Bawer has been mentioned a few times by the terrorist, both in comments on blogs and in the manifesto. Although most of the mentions are in articles Behring Breivik copied from Fjordman, Bawer is clearly someone he is familiar with, and approves of, but also distances himself from, as Bawer is too liberal for his taste.
How does Bawer react to this? In the Wall Street Journal he writes that, during the first hours of the attack, when he and everyone else thought it was an Islamist attack, “I wept for the city that has been my home for many years”. But then, when it became apparent that the attacker was a non-Muslim, in fact an anti-Muslim, “it was immediately clear to me that his violence will deal a heavy blow to an urgent cause”, the cause of exposing the Muslim threat to Europe.
He dedicates the rest of the article to reminding us why we need to fear a Muslim takeover of Europe.
So, although he’s horrified to discover that the terrorist approves of his writings, what really frightens him is the thought that people will now take his warnings about Muslims less seriously, and will censor criticism of Islam and immigration even more than today. Yes, that was awful, but, anyway, let’s talk some more about Muslims.
And this is what I mean by being out of touch, of remaining stuck in old models. The problem is not that Bawer believes that immigration poses serious challenges to Europe. I do. This attack does not remove those challenges. The problem is that a writer who lives in Norway during the worst terrorist attack of our history, an attack carried out by a Muslim hater who is at least somewhat in sync with Bawer’s own views, does not have the common sense, the decency, to shut up about Muslims even for the length of a single article.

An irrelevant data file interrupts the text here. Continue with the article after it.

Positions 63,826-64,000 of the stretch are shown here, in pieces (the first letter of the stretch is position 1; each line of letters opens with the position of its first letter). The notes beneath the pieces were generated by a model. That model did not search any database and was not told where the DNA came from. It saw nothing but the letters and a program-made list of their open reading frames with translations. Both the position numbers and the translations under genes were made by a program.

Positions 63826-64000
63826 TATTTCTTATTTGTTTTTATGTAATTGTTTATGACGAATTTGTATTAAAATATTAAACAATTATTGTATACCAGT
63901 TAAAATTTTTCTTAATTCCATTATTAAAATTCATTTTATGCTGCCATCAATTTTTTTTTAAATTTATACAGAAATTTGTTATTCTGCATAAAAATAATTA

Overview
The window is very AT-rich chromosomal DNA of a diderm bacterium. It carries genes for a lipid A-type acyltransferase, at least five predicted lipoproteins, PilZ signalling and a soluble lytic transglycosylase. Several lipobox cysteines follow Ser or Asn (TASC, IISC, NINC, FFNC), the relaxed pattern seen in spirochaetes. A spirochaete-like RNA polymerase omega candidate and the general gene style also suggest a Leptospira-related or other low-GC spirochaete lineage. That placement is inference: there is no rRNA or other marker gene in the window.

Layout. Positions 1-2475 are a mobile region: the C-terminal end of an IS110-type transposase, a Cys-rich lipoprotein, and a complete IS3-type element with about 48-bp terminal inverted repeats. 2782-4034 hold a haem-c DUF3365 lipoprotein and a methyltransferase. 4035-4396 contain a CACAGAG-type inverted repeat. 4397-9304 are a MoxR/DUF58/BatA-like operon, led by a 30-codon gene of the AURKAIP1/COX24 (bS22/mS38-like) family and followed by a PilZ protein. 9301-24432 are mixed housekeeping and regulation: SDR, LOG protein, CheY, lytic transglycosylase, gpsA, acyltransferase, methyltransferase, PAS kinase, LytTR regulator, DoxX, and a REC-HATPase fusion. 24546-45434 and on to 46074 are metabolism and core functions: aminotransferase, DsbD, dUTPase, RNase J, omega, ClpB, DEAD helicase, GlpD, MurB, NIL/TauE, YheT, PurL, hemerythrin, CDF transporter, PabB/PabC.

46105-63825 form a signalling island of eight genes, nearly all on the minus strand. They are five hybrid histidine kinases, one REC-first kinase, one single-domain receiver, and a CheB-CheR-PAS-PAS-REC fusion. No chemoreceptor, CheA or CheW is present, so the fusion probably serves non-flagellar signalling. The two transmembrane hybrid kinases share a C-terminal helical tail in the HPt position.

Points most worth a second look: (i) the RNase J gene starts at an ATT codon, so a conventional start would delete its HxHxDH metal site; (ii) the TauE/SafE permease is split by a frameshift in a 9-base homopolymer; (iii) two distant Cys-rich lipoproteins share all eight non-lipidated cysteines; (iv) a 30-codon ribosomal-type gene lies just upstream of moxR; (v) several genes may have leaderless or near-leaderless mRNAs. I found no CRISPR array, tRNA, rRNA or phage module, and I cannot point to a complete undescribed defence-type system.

Now, here’s what other Norwegians have been doing for the last few days: We have remained glued to the television screen. We have asked ourselves if we may have lost anyone we know. We have cried. And tried to sleep. And cried again. We have gathered in solidarity with the victims – 200 000 in Oslo alone, filling the streets with flowers. And those of us who have criticized immigration and Islam over the years have thought long and hard about whether anything we’ve ever written could have encouraged the terrorist in his efforts. (The honest answer? Probably.)
Bawer has often written about the challenges of integrating immigrants into Europan society. I wonder how well he himself is integrated in Norwegian society today, or whether he, like the immigrants he criticize, considers it disdainfully, from a distance, enjoying its hospitality but standing aloof, alone.
Norwegians have, and will continue to have, different views on immigration. But today, to be a Norwegian is to agree that, although we may at times be naive, sanctimoneous and politically correct, there is also an innocent beauty to these ideals. To be a Norwegian today is to acknowledge our flaws as a nation, but forgive them, because we have seen what can happen when one doesn’t. To be a Norwegian today is to shake in frightened humility in the face of pure evil.
And yes we’ll get back to discussing immigration. But when that happens, there will be a divide, as there was after 9/11, between those who truly felt and understood what have just happened, and those to whom it has all been one big distraction from the old debates and the old models that they knew so well.
On Bruce Bawer and Islam criticism after 22/7
Document wishes to thank Bjørn Stærk for permission to republish his essay.